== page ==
Marketing channels are a vital part of any business, as they are responsible for the physical exchange, ownership transfer, promotion, negotiation, financing, risk, ordering and payment of products. Most companies are not in a position to handle all of these tasks themselves, so they rely on marketing to move, manipulate and store their products. Decisions regarding these activities are taken in conjunction with the company's overall marketing strategy and are designed to ensure that customers receive the best possible service. For example, larger companies can offer lower retail prices than their smaller competitors, thus increasing their market share.
Promotion is another important flow in marketing channels and involves the use of persuasive communication such as advertising, personal selling, sales promotion and public relations. Catalog marketing is when companies send out product catalogs to selected addresses that have a high chance of placing an order. In markets where product differentiation has been reduced, success in physical distribution activities can provide a competitive advantage. Retailers are learning that success is not just about increasing market share but also about satisfying and retaining customers who can bring in substantial benefits.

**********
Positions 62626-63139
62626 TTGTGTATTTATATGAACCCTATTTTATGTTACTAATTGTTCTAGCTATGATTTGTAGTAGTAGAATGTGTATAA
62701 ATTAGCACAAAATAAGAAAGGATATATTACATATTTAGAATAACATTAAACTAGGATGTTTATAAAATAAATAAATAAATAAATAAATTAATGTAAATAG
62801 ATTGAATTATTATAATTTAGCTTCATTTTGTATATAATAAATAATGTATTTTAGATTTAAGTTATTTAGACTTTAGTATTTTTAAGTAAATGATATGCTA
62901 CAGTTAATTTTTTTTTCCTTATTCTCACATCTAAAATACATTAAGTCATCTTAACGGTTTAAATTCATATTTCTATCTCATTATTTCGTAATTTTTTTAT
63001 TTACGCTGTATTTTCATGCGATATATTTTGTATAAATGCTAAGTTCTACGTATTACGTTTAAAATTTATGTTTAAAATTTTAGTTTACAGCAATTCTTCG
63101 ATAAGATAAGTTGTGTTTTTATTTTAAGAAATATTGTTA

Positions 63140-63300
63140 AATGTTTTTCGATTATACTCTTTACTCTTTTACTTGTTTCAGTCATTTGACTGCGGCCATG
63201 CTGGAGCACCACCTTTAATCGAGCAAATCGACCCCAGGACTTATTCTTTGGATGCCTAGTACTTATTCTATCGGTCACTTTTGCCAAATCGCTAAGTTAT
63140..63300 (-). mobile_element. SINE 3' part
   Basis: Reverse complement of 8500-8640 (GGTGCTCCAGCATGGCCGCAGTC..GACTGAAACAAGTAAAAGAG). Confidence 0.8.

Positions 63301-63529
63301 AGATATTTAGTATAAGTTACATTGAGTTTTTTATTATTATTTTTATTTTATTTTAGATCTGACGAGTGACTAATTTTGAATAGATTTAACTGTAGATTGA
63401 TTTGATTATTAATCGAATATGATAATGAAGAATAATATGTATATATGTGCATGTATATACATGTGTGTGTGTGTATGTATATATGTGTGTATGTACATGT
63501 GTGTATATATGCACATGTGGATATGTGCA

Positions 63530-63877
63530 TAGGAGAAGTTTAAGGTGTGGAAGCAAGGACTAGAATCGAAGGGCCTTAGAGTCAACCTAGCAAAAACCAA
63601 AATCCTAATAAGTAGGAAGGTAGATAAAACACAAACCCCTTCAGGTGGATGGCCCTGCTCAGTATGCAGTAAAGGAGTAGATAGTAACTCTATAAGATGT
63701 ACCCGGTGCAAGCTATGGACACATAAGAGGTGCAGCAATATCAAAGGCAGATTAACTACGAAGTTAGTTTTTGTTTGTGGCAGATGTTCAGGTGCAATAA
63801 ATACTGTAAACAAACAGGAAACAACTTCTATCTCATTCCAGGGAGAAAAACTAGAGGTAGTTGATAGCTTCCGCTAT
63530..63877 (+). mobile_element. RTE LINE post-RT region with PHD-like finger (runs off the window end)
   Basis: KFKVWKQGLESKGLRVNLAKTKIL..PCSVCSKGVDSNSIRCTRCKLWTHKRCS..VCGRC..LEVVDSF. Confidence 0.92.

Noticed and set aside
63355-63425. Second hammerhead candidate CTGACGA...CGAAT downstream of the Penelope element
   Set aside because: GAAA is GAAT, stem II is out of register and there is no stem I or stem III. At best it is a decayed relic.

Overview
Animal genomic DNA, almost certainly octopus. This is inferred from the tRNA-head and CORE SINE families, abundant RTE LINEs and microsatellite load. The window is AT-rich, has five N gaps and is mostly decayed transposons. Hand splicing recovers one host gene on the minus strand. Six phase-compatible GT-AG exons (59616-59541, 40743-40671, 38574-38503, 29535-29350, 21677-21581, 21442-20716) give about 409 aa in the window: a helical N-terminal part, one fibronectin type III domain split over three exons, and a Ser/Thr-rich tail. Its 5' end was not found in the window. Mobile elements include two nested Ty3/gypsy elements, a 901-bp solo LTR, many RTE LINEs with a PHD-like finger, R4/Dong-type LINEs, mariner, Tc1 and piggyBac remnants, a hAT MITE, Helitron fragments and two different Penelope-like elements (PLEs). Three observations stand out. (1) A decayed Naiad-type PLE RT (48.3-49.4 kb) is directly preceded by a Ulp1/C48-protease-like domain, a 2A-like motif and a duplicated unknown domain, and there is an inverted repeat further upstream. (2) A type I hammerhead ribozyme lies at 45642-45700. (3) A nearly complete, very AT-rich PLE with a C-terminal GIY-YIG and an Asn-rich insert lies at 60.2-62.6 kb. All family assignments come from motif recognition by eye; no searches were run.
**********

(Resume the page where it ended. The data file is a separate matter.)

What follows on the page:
Wholesalers provide producers with extensive market coverage and information on local market trends in an efficient manner. Manufacturers may also use their own sellers to sell to industrial buyers. It is important to note that channel selection is not a static decision but rather an ongoing part of marketing planning. In an advanced economy, most goods produced include wholesale in their marketing channels.